St. Petersburg police Chief Tony Holloway lost friends when he became a cop. He knows some people hate him for being one.
“They don’t see me as a black man, they see me as a police officer,” he said. “You’re working for the man.”
As a national race and policing debate swells, Holloway and other black officers find themselves in a thorny middle ground between a fiercely loyal law enforcement community and some minorities that do not trust authorities.
The difficult position was highlighted by a recent Facebook post from Baton Rouge police Officer Montrell Jackson. On July 8, after an ambush killed five officers in Dallas, Jackson wrote that he loved his Louisiana city but wasn’t sure it loved him back.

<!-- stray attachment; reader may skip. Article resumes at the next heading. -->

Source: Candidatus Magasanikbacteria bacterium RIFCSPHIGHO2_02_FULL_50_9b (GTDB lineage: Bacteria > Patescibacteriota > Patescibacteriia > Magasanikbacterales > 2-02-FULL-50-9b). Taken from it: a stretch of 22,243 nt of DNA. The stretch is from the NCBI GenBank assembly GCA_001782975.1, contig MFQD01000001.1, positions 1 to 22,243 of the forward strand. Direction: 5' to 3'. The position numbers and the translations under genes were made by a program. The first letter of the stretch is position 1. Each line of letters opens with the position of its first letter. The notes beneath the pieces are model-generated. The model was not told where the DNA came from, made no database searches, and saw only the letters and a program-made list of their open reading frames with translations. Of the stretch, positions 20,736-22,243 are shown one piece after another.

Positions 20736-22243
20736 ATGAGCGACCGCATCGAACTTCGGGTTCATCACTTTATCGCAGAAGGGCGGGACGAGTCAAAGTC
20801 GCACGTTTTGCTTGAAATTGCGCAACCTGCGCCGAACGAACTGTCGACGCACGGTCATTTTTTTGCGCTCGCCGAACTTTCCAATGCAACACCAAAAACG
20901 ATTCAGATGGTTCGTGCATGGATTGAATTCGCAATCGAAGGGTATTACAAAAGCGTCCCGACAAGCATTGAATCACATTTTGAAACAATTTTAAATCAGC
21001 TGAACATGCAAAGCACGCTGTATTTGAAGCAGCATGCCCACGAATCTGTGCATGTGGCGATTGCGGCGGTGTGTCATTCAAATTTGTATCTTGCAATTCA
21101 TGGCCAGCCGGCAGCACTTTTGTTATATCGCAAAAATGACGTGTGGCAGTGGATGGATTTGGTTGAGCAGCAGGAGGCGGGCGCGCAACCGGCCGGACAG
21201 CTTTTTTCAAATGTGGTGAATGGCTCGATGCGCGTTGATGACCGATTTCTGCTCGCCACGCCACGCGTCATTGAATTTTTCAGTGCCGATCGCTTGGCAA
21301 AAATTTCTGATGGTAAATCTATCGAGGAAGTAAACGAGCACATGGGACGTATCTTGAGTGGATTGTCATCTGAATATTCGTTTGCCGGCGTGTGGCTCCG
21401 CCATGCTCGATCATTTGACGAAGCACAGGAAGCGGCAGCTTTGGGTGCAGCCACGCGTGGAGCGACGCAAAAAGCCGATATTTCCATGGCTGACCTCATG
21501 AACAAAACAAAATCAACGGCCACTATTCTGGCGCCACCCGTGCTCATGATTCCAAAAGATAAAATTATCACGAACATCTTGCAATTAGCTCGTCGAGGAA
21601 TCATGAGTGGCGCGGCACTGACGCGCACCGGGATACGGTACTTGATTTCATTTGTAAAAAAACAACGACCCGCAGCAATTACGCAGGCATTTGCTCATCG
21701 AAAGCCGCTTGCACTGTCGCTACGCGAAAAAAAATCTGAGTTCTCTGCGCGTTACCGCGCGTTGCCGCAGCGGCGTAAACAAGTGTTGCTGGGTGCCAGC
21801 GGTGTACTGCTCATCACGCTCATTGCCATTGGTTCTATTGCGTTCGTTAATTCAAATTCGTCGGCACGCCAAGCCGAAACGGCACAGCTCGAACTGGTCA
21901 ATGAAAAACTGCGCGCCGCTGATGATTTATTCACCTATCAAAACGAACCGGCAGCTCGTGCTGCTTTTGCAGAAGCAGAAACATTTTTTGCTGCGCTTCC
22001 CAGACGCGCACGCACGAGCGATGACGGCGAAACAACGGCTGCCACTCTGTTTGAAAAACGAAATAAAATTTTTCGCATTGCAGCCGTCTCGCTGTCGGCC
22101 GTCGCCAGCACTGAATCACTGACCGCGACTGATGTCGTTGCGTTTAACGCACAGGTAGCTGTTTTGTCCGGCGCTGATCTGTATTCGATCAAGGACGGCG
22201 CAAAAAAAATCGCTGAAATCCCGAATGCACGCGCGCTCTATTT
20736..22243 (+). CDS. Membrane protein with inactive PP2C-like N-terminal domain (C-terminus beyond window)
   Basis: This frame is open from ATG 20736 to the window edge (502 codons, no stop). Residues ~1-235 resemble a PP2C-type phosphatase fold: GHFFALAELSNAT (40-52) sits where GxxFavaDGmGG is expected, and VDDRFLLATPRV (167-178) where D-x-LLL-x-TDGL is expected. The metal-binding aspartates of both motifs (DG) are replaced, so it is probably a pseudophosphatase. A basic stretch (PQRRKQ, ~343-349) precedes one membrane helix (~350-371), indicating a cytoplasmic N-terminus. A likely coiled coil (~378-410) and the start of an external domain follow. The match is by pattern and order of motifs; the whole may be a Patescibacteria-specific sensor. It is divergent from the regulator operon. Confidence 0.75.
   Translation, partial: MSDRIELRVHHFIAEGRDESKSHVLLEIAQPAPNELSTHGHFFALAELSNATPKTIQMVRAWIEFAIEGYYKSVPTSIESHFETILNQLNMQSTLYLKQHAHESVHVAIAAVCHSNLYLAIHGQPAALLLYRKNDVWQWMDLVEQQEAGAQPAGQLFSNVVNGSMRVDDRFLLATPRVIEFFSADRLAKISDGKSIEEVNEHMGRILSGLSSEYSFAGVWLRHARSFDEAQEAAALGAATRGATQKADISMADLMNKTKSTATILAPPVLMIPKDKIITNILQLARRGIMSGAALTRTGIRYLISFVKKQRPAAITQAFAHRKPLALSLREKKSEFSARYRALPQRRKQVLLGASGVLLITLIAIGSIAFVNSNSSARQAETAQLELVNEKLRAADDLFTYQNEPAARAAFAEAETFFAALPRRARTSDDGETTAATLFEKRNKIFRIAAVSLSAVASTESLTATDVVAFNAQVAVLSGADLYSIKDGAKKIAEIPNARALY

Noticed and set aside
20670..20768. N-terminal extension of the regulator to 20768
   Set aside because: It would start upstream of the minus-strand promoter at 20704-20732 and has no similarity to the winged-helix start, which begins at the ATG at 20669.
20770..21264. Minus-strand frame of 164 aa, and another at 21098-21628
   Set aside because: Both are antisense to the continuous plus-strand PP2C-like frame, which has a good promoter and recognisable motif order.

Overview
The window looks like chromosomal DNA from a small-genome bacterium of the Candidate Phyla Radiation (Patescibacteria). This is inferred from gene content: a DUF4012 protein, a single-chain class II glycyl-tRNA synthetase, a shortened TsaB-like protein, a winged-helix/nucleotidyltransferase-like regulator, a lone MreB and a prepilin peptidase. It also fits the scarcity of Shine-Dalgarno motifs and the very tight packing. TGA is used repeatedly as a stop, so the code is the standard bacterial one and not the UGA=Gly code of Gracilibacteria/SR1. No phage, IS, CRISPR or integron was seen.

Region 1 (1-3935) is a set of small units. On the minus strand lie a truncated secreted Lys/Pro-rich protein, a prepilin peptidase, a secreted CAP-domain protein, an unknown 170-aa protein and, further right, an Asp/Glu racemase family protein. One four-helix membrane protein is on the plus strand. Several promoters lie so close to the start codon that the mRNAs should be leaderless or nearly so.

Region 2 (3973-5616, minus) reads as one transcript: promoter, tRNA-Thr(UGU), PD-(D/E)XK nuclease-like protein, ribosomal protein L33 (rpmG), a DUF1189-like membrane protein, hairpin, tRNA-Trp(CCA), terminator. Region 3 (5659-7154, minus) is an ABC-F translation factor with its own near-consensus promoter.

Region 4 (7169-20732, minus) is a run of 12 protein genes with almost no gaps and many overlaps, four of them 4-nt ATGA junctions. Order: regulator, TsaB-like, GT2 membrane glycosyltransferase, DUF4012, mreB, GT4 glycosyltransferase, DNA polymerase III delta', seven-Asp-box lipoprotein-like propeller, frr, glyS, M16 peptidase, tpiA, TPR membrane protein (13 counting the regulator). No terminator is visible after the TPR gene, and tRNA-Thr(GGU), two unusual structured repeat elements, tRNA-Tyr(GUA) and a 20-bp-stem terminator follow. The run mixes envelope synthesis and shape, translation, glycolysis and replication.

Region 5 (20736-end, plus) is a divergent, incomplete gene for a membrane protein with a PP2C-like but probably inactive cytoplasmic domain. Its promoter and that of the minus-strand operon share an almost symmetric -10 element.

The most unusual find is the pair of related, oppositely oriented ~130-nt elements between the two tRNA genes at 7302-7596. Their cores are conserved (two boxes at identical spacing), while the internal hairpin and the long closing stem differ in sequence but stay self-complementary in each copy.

He was shot to death Sunday with two other cops.
“In uniform I get nasty hateful looks,” he had written, “and out of uniform some consider me a threat.”
Some officers in the Tampa Bay area routinely face the tension of such a dual existence.
“I think in general, because of the position we hold, we’re not going to always make people happy,” said Hillsborough sheriff’s Deputy Monique Greco.
Greco, a Tampa native, has been a sheriff’s deputy for 16 years. Part of what attracted her to the job, she said, was a desire to bring change from within the ranks of police. Growing up in Town ‘N Country, she knew male family members who had negative encounters with cops.